Even so, around the time when the foundation of the defense cracked, Washington also struggled to find any chemistry. The starting backcourt, Beal and Dinwiddie, appeared less and less of a sustainable solution. Then by January, Montrezl Harrell and Kentavious Caldwell-Pope, teammates who arrived from Los Angeles after the franchise-altering trade of Russell Westbrook, bickered while walking off the floor during a game and needed to be separated.

Before the February trade deadline, with Beal permanently sitting, the team sent Harrell to Charlotte and Dinwiddie to Dallas. Highlighting their haul, the Wizards brought in the always-intriguing Kristaps Porzingis. However, when the Wizards conclude the season Sunday in Charlotte, most of their regular starters will be in street clothes, including Porzingis and Beal, who will make another franchise-altering decision this summer.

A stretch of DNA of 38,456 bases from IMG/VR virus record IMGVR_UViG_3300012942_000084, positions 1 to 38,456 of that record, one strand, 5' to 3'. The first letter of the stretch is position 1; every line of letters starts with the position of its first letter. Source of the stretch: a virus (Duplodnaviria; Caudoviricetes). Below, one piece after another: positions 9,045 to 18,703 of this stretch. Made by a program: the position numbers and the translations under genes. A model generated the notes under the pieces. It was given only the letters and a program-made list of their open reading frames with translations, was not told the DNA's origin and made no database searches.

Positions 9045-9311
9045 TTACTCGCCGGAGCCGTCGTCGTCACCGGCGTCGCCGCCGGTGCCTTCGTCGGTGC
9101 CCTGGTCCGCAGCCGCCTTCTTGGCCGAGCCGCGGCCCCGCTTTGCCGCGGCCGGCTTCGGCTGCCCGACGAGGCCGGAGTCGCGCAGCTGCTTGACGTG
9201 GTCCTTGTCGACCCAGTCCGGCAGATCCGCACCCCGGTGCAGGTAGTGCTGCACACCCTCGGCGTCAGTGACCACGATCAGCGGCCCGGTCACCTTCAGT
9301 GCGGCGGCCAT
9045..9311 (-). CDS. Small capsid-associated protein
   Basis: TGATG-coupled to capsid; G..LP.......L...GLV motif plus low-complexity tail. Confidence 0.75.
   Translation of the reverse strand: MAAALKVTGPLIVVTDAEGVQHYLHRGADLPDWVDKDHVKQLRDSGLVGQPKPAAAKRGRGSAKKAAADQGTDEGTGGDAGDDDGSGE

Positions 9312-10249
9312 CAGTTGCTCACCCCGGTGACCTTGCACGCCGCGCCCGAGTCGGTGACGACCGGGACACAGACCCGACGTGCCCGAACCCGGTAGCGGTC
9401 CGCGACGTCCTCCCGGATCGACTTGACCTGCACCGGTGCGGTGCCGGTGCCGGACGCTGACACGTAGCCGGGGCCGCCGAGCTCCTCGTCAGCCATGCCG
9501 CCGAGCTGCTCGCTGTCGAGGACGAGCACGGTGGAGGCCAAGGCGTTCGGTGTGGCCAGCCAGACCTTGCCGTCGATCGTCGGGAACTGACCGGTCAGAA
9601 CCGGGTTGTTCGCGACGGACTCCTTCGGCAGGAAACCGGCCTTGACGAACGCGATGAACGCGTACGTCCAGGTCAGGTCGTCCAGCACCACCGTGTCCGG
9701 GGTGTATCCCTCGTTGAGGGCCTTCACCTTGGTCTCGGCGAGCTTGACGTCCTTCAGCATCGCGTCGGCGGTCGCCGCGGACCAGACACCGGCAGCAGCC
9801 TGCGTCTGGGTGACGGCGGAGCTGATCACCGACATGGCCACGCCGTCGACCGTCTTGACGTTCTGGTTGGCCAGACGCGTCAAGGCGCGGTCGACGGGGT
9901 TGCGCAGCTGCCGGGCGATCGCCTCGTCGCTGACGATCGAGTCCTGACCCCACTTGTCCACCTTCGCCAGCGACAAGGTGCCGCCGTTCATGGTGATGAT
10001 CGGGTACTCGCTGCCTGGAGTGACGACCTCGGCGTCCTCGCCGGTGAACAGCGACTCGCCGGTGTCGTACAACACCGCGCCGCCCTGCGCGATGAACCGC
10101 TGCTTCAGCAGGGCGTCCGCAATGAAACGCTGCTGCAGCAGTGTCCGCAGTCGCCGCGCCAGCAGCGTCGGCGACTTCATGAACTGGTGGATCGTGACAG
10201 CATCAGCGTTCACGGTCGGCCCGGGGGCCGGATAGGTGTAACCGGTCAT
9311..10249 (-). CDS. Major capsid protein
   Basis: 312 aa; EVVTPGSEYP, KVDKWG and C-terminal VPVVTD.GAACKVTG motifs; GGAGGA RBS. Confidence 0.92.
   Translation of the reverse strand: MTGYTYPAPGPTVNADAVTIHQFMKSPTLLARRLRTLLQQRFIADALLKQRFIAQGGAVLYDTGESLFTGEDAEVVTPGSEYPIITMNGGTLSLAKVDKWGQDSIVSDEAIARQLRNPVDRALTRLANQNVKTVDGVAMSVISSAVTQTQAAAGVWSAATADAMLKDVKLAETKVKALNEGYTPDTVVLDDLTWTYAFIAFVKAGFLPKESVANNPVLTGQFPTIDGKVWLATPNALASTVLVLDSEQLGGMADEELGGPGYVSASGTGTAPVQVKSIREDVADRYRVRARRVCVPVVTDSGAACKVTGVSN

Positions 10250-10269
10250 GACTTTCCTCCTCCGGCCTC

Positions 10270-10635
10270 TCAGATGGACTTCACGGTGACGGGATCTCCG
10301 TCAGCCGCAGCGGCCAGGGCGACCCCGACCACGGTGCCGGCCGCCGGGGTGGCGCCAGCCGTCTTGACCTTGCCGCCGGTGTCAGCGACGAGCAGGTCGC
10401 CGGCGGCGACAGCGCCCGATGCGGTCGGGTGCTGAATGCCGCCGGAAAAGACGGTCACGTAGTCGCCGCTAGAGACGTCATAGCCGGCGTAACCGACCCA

This being the NBA, the Wizards will repeat a mistake they should have learned from years ago after giving John Wall his crippling supermax deal, and offer Beal a contract worth roughly $245 million over five years. It’s their plight: Either commit over a third of their salary to just one star player, only to remain a middle-of-the-pack team year after year, or risk losing him and start the rebuilding process in earnest.

If you’re Beal, are you intrigued by a pairing with Porzingis, along with a starting lineup that would include former champions Caldwell-Pope and Kyle Kuzma? Have the Wizards’ last three first-round picks — Rui Hachimura, Deni Avdija and Corey Kispert — shown enough progress for Beal to latch his prime years to this core?